BERLIN (Reuters) - Germany is worried by signs of weakening in the network of multilateral organisations and agreements designed to foster international cooperation, Chancellor Angela Merkel said on Monday.
Merkel blamed the fraying of the multilateral order on a “double transition” - the gradual fading of the direct memory of searing global conflict and the sheer pace and scale of technological change.
“The people who experienced World War Two, the last true global catastrophe, are dying out and are no longer there as eyewitnesses,” she told a conference in Berlin.
“They learned from that terrible experience not to embed emnity but that you had to try and build friendships with each other,” said Merkel, Europe’s longest serving leader.
At the same time, emerging digital technologies are transforming the global economy in a way comparable only to the invention of the printed book centuries ago, creating disruption that no individual state could hope to manage on its own.
“International agreements and institutions are being weakened. This is worrying, since our multilateral global order comes from the lessons we learned from the terrible world wars of the last century,” she said.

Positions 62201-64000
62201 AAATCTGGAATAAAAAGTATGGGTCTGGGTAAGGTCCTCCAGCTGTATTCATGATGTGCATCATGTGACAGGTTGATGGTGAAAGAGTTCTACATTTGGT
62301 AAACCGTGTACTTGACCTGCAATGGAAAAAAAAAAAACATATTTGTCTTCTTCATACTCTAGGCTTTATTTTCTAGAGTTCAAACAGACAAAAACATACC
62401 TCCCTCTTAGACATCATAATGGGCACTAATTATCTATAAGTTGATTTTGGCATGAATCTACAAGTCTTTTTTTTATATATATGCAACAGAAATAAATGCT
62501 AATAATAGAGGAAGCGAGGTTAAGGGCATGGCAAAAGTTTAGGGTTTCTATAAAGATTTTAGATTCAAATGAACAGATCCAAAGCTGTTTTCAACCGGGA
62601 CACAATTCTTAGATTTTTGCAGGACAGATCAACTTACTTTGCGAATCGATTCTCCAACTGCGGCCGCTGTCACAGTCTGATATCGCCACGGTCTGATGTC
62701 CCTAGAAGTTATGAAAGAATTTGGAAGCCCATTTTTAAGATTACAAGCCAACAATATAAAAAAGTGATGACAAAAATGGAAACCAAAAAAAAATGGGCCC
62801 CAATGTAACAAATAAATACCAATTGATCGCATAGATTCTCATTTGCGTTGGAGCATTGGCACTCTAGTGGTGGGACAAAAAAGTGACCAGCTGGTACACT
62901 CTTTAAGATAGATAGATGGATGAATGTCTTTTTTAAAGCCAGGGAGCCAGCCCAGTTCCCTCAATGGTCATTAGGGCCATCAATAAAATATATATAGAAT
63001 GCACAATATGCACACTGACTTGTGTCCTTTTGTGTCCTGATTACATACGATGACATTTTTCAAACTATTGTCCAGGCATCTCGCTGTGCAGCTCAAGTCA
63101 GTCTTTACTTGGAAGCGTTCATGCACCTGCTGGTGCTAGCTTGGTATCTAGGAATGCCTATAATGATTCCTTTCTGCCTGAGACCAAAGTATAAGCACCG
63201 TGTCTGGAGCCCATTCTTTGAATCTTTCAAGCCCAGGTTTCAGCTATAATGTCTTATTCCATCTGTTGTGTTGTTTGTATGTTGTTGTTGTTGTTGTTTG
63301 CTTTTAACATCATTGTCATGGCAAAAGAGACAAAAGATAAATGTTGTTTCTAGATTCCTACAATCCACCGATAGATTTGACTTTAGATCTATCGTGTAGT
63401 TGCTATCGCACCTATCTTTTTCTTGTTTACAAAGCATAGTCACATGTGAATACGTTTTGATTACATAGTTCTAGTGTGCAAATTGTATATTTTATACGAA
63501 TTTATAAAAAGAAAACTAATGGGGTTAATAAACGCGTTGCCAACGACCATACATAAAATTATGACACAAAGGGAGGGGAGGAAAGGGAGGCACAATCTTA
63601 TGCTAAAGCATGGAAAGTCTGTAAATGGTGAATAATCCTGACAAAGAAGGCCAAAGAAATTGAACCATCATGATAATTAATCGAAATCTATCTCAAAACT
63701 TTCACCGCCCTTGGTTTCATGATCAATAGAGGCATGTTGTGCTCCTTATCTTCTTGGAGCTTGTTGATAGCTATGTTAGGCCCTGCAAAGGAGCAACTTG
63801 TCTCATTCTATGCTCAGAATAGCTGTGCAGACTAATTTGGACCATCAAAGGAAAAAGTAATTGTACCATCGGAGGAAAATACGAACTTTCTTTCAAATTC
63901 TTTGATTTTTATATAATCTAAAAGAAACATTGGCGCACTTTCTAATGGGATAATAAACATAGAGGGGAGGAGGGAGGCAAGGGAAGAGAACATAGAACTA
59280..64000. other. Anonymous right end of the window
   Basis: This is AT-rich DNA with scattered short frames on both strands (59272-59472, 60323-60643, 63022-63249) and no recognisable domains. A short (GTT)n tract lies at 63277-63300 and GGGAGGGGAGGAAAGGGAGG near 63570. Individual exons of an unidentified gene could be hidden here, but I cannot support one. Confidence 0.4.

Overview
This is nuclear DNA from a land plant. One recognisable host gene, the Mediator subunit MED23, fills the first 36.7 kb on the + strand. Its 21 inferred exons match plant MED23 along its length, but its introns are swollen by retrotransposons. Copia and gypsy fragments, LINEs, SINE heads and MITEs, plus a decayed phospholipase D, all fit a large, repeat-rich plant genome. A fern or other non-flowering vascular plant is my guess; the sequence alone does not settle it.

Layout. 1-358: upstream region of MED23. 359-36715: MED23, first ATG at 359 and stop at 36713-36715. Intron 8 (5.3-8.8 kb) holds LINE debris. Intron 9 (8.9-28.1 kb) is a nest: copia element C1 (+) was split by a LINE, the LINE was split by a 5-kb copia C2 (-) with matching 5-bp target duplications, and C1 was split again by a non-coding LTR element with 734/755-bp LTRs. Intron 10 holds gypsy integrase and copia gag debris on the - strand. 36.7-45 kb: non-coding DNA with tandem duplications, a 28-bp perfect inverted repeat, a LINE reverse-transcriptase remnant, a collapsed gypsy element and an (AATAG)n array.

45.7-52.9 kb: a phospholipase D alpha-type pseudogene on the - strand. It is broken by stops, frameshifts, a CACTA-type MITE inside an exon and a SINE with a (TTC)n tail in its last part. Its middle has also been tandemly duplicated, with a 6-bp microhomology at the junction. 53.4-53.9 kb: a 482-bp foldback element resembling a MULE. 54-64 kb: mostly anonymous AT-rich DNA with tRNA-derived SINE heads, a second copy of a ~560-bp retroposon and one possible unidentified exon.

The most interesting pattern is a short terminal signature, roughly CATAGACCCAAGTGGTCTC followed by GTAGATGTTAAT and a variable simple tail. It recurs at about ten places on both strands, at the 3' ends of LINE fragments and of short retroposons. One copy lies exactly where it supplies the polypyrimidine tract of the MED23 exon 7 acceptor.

The same went for global trade, where she warned against protectionist instincts that might endanger open markets.
Regretting the failure to seal a deal on the trans-Atlantic TTIP trade partnership, Merkel stressed Europe’s continued willingness to discuss the trade relationship with the United States, but warned against a confrontational approach.
“We are happy to negotiate, but it mustn’t be under a sword of Damocles,” she said, in an apparent reference to U.S. President Donald Trump’s more belligerent stance on world trade.
Merkel said she still hoped there would be no need for the European Union to implement retaliatory measures in its trade dispute with the United States.
Trump imposed a 25 percent tariff on steel imports and a 10 percent tariff on aluminium in March but the EU has been granted exemptions until June 1.
Reporting by Joseph Nasr and Michael Nienaber; Writing by Thomas Escritt; Editing by Gareth Jones